Kenya's Timothy Cheruiyot sharpens form as Olympics races beckon
OLYMPICS By Reuters | July 23rd 2021
Kenya’s Timothy Cheruiyot, a late addition to the Olympics team after initially failing to qualify, is sharpening his preparation as he looks to win gold at his first Games at Tokyo 2020, his coach said.
The reigning 1,500 metre world champion struggled at last month’s Kenyan trials, which can sometimes be more competitive than the Olympics themselves.
He finished fourth, missing the cut to compete in Tokyo and conjuring memories of his failure to qualify for the Rio Olympics five years earlier.
Cheruiyot, 25, said later he had been grappling with an injury and a relative close to him had died the day of the Kenyan trials, factors that contributed to his sub-par performance.
His coach Bernard Ouma said people sometimes forget that athletes are human beings too.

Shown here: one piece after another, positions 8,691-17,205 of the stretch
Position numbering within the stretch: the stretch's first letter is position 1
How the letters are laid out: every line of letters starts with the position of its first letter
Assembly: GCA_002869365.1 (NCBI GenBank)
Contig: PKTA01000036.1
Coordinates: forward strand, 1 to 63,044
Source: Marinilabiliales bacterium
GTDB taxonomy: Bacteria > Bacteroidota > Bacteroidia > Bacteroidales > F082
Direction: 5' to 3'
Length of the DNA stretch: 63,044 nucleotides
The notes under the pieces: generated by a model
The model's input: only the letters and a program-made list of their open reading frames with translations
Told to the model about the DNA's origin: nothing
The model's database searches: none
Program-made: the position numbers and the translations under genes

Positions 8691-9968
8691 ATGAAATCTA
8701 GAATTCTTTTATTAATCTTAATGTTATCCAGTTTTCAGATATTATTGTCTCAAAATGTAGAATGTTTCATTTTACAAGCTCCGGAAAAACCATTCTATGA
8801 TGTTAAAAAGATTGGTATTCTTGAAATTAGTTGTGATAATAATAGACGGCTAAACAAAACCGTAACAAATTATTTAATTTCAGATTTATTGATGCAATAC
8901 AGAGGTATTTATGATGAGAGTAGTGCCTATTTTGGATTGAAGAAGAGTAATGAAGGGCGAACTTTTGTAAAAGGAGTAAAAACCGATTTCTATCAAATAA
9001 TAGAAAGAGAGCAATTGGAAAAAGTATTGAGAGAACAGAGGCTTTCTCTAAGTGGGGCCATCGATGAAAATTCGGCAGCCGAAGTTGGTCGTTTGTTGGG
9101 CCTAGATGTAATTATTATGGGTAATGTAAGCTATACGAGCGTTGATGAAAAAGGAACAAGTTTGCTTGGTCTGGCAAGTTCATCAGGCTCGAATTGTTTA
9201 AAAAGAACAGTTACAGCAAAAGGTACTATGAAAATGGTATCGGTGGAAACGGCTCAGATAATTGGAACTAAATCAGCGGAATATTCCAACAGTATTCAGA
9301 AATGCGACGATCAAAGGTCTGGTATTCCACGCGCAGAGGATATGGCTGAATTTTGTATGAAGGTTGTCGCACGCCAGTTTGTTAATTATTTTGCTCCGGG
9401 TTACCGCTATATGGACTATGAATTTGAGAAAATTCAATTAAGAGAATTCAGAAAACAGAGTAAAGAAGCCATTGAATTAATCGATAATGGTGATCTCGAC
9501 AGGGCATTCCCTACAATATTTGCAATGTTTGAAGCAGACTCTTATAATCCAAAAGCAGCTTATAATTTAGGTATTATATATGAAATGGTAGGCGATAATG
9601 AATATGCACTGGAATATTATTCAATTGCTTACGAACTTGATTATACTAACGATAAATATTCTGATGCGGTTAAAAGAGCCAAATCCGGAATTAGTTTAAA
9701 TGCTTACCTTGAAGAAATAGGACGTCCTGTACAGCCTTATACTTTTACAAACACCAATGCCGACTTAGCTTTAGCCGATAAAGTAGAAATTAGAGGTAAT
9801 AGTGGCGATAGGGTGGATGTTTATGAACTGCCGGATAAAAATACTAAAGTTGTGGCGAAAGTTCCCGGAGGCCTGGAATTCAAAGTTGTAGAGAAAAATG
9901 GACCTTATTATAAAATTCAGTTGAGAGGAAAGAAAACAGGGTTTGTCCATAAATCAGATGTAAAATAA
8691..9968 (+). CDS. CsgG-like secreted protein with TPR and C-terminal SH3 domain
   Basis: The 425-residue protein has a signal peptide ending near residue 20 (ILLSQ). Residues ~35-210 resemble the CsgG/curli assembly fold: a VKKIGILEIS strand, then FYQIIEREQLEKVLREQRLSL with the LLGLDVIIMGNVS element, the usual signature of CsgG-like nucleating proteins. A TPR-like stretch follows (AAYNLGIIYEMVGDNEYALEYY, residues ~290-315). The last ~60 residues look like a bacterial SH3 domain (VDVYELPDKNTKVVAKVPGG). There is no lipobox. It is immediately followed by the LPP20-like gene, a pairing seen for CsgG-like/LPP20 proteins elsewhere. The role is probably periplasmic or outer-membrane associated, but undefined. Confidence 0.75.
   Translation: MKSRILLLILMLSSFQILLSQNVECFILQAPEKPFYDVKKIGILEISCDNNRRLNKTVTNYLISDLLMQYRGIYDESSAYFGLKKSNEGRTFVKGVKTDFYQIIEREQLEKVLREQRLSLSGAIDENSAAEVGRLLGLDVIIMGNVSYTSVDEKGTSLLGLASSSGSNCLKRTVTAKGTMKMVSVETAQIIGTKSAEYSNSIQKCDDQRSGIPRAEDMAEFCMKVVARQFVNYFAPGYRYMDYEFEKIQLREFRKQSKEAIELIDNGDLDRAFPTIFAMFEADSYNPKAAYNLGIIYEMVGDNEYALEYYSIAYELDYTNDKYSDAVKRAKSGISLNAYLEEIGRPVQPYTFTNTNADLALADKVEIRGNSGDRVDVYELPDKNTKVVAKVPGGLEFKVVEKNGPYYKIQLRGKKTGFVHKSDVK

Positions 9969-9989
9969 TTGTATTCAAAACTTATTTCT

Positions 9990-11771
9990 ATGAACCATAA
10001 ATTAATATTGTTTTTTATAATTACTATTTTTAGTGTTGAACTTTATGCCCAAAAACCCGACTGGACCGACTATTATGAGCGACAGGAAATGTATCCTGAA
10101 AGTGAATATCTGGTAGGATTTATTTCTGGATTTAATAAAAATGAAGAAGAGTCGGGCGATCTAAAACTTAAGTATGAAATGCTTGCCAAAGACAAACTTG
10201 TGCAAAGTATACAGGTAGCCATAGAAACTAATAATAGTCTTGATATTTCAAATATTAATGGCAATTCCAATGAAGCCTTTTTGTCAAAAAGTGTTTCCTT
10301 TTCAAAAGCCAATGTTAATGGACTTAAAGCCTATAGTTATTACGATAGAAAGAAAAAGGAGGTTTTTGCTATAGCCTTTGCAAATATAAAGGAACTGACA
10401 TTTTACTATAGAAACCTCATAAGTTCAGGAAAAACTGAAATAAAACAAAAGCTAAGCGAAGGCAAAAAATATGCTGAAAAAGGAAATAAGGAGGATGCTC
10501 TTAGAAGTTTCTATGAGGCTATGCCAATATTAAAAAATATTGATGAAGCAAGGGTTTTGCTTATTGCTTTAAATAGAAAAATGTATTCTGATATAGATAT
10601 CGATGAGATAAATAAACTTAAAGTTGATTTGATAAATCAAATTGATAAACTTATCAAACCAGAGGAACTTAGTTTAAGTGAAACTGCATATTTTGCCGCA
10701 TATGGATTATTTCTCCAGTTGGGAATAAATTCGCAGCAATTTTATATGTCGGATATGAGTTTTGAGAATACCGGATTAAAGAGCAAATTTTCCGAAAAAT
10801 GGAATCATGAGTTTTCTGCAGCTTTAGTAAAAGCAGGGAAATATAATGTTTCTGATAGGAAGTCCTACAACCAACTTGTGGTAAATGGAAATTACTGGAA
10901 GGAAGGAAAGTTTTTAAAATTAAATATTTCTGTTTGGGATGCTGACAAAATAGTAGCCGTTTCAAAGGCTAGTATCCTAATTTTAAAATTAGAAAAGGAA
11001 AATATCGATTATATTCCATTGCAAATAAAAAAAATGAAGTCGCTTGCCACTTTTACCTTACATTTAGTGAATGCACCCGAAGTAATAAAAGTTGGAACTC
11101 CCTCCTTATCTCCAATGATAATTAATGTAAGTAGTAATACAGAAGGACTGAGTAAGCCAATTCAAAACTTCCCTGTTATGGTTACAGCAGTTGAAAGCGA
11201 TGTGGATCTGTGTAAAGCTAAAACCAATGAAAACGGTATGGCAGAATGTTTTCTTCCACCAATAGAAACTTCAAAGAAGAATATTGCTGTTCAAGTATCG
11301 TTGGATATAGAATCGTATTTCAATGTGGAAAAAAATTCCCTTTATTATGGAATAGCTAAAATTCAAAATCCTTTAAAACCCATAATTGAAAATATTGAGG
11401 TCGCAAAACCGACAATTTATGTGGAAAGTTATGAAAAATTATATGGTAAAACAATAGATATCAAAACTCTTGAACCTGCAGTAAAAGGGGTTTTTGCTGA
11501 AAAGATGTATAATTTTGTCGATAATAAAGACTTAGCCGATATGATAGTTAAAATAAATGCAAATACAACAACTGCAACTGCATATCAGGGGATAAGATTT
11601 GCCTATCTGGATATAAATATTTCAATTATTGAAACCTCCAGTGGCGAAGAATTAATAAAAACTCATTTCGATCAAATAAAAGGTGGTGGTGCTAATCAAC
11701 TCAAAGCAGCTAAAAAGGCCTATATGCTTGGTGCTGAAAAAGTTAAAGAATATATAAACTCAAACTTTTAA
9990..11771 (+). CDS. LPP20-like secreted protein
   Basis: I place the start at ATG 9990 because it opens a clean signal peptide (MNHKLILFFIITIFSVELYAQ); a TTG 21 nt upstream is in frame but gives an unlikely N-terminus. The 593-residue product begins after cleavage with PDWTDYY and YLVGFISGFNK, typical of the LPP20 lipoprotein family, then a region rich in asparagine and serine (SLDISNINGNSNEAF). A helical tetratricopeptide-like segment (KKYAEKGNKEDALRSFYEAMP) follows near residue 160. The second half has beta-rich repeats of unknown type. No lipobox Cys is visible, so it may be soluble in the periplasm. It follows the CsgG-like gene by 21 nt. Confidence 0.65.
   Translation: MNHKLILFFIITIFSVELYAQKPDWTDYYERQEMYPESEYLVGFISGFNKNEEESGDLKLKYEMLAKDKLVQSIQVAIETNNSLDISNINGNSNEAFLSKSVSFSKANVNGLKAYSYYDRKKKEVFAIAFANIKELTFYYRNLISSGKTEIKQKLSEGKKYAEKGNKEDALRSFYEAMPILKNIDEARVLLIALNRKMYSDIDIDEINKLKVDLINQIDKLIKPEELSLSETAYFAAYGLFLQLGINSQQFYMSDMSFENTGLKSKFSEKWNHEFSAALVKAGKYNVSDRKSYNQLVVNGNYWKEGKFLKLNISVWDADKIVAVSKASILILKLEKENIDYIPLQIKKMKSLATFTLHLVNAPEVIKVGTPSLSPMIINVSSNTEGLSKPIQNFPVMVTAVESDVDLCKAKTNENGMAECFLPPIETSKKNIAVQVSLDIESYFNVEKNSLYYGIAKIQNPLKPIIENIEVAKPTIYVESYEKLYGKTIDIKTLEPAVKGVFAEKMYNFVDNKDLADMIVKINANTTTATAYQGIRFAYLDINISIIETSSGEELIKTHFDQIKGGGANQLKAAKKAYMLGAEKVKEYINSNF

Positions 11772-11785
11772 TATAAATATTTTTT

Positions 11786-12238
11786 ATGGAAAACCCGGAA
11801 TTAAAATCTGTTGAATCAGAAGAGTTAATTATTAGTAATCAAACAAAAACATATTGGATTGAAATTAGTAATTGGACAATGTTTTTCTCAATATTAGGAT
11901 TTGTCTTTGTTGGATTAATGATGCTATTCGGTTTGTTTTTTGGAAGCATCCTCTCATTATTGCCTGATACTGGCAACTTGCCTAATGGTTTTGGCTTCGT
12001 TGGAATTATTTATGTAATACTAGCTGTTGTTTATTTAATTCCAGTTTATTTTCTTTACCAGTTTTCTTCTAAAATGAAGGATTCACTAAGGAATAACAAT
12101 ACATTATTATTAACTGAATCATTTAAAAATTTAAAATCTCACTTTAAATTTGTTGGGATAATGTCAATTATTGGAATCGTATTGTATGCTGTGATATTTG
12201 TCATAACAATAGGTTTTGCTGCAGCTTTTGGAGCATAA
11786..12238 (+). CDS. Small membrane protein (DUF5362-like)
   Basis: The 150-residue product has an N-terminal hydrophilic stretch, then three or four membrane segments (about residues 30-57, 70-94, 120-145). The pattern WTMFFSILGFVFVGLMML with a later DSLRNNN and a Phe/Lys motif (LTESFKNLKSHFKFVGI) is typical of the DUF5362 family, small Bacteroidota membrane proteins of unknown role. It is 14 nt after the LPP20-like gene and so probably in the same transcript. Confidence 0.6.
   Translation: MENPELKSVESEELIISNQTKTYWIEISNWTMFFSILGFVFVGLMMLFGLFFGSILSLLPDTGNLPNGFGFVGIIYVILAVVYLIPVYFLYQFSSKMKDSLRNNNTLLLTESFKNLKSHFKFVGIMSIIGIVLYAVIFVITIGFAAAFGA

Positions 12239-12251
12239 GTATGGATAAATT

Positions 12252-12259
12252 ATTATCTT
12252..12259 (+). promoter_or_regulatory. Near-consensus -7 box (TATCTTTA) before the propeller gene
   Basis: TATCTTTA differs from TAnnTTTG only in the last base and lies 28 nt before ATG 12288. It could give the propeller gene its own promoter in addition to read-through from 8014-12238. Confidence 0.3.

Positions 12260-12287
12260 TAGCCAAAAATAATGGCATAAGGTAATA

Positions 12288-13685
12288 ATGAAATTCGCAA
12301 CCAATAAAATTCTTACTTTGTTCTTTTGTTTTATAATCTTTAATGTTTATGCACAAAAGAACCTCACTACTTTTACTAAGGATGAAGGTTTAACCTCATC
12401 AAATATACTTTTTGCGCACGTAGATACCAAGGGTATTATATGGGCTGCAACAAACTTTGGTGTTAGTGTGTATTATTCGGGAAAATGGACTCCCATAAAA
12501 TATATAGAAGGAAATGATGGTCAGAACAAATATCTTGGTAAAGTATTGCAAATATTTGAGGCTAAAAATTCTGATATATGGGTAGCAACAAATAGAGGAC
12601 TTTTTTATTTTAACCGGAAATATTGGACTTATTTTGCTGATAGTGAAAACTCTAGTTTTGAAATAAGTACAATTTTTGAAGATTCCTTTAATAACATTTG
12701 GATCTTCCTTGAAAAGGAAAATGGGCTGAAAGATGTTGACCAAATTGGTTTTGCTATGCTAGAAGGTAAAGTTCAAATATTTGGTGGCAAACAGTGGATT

“On a podium, people see athletes, others see machines that are running and have to be position one. At the back of my mind as a coach, I see a human being with social challenges as well, the family perspective and personal as well,” he said.
Cheruiyot’s Olympic dream was revived after Kamar Etyang, who finished second at the trials, was dropped from the team for not meeting World Athletics anti-doping testing requirements.
Cheruiyot, a three-time Diamond League champion, was next man up.
“He has just been called to the team, that excitement is there,” Ouma told Reuters.
Following the disappointment at the Kenyan trials, Cheruiyot bounced back impressively, winning the Diamond League meet in Stockholm.
He followed that up with a terrific victory in Monaco, with a world-leading time of 3 minutes and 28.28 seconds.
“He is happy with the performances, what we are doing is sharpening now,” Ouma said. “Championships are tough, because you’ve got the heats, semis and finals.
Cheruiyot is scheduled to arrive in Tokyo on July 30 as Team Kenya tries to manage preparations while factoring in Japan’s sweltering heat.
On Wednesday, the country’s weather bureau issued heat-stroke alerts for a fifth consecutive day, emphasising the challenge teams will face at the tournament.
“We are factoring in the effects of the weather conditions, some athletes will be arriving closer to their races,” Ouma said.
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